Shannon Miller: Discrimination victim? Or an overpaid college coach?
On December 9, 2014, University of Minnesota Duluth’s women’s hockey head coach Shannon Miller was informed her contract would not be renewed.
At the time, it was reported that Miller was open to taking a pay cut. With a salary of over $200,000 a year, she’d been the highest paid women’s hockey coach in the country.
The university’s reason for cutting Miller from its staff would shift over the following months. Publicly, the explanation would go on to include a mediocre win-loss record in Miller’s stint at the school, her inability to beat rival teams, and the high cost of her services, per win, relative to her salary.
Miller, the university’s first head women’s’ hockey coach, was forthcoming about her thoughts on the matter. In interviews with media she stated flatly she was the victim of discrimination, based on various factors including gender and sexual orientation. She sued.
Miller’s lawsuit alleges the university declined to renew her contract due to her sex, and as a retaliation to her complaints of inequitable treatment of its women’s sports programs.
On Thursday, after seven days of testimony, Miller’s federal case will be put to a jury, which will decide if the university subjected her to discrimination under federal Title VII and Title IX laws. Title VII outlaws workplace discrimination based on sex, and Title IX prohibits sex discrimination in educational settings.
“We feel good about the evidence, and the way it’s gone in,” says Dan Siegel, lawyer for Miller. Throughout the trial, Siegel and Miller’s legal team has attempted to dismantle the school’s various defenses, questioning the extent of the financial straits the school faced, and trying to pick apart athletic director Josh Berlo’s qualifications for the job.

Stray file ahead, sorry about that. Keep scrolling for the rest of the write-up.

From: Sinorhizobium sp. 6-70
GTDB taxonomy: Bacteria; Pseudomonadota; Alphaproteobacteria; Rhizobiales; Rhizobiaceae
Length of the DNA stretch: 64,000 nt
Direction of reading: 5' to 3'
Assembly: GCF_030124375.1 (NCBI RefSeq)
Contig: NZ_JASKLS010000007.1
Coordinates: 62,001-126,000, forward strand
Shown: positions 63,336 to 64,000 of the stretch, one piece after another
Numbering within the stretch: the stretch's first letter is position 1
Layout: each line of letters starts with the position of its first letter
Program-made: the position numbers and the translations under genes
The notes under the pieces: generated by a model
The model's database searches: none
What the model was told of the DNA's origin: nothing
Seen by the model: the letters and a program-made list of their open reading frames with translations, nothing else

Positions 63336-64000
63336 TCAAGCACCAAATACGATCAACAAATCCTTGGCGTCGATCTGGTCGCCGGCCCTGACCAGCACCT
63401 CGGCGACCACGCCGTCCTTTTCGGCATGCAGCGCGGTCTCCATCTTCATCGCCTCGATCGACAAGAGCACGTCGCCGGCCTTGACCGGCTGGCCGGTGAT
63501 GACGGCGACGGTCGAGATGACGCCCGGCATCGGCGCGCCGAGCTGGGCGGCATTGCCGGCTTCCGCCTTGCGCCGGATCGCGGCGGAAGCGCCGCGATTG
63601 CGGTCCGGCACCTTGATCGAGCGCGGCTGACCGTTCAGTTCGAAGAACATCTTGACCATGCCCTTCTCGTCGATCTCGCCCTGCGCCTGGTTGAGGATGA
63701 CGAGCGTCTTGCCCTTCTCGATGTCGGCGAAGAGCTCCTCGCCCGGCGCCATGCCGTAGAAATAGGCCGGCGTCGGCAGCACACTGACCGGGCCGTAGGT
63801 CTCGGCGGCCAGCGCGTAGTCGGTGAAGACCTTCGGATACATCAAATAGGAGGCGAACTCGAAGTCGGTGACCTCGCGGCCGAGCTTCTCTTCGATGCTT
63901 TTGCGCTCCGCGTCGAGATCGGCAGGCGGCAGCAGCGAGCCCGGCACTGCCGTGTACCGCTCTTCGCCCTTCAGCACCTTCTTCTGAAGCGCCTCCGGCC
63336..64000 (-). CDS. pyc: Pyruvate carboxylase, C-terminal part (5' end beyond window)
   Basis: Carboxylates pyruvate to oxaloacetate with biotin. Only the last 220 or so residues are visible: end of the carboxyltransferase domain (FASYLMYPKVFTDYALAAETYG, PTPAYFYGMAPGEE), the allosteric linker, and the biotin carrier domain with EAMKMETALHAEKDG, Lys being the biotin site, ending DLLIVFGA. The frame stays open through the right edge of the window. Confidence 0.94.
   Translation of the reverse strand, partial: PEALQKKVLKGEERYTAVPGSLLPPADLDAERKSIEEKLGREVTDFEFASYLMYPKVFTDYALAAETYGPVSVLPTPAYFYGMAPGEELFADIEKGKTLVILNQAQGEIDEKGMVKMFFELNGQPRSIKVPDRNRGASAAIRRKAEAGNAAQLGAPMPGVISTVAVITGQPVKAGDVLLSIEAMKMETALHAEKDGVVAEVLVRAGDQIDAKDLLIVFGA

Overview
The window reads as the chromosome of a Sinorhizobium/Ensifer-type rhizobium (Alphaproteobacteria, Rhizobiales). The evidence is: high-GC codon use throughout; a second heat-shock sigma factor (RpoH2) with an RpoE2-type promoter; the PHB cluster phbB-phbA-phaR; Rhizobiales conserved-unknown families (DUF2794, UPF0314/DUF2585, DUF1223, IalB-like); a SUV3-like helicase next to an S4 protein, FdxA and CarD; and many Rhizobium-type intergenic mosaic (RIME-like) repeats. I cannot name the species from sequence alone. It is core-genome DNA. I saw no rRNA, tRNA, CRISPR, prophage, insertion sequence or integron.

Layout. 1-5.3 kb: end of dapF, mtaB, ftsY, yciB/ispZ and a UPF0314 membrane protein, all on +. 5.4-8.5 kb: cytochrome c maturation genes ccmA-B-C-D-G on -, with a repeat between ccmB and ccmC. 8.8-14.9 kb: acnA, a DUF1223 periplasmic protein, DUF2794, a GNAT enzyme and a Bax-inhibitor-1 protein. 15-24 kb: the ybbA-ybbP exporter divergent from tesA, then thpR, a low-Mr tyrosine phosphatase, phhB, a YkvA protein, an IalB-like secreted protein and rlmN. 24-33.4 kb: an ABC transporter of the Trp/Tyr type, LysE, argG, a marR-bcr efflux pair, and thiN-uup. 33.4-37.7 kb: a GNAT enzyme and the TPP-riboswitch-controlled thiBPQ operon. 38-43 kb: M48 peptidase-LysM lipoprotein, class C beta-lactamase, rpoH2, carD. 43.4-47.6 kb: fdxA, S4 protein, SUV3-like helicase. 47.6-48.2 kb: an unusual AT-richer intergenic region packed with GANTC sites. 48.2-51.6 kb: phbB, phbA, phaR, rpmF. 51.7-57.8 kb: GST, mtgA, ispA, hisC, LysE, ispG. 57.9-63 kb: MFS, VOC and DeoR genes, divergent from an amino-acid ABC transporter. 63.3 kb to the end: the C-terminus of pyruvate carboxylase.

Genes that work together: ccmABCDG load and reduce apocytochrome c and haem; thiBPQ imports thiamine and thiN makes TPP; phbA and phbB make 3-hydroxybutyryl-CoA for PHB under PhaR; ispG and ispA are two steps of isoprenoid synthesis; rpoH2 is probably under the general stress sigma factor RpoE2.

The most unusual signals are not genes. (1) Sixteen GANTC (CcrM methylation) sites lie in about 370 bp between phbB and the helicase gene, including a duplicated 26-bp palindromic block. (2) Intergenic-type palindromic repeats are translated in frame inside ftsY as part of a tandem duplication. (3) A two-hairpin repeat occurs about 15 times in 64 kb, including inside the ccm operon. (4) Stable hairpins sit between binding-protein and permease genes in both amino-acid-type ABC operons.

The university declined to comment for this story, citing “respect for the jury process.”
Miller claims she repeatedly reported the discriminatory work environment in the athletic department to Lendley Black, University of Minnesota Duluth’s chancellor, and the human resources department, and says no action was taken.
Miller’s Title VII claims center on disparities between the men’s and women’s programs, and the retaliation she faced for it. She claims that for many years the men’s team had an unlimited recruiting budget, while the women’s team was capped at around $30,000; the men’s team received funding for additional May and summer term scholarships, while the women’s team did not; and various administrative personnel for the women’s team had dual roles, or were part-time, while the men’s team had full-time positions.
Miller’s Title IX complaint centers around a perceived retaliation by the university to her complaints, which ultimately resulted in her firing.
In the school’s legal response to Miller’s lawsuit, it states, “The evidence will show that Miller’s sex played no role in the University’s decision not to offer her a new contract, nor did her complaints about what she perceived as unequal opportunities afforded to the student-athletes of Women’s Hockey and Men’s Hockey.”
The university’s defense includes a “return-on-investment” analysis, where the school compares the amount Miller was paid per win to other premier women’s hockey programs, and their win-loss record in recent years. In a legal brief, the school outlines that Miller received $13,947.37 per win since 2010, compared to $3,960 for University of Minnesota coach Brad Frost, and $5,000 for the University of Wisconsin’s Mark Johnson.
Miller’s team contests her alleged under-performance was properly communicated to her. “This was never discussed,” Siegel says. “Everyone always said to her, ‘You’re doing great, we just can’t afford it.’”
The decision to characterize Miller’s termination as financial, Duluth claims, was in part due to her request. The school’s brief says that on Dec. 16, 2014 UMD’s legal team messaged Miller’s stating, “As Coach Miller knows, she specifically requested that language, presumably to avoid the suggestion that performance played a role in the decision … The decision was in fact made for a number of reasons, including an analysis of Coach Miller’s performance and compensation in comparison to other NCAA Division 1 women’s hockey coaches…”
In desposition testimony, Siegel pressed Berlo on this “return on investment” methodology; Siegel says Berlo admitted it was something he invented specifically for assessing Miller’s performance.
The email, Siegel said, was part of a “re-spin” of their messages over this. “I think the university has been in denial of this, and doing everything they possibly can to confuse,” he says.
Miller’s complaint contends Berlo had told Miller in various meetings the firing was not due to performance reasons, or financial; her team argues those reasons were offered only after the fact.
Beth Bertelson, a lawyer specializing in employment discrimination at Bertelson Law Offices in Minneapolis, says any defense consisting of a comparison of Miller’s performance at Duluth to other schools is suspect, because the school has no control over what other universities offer.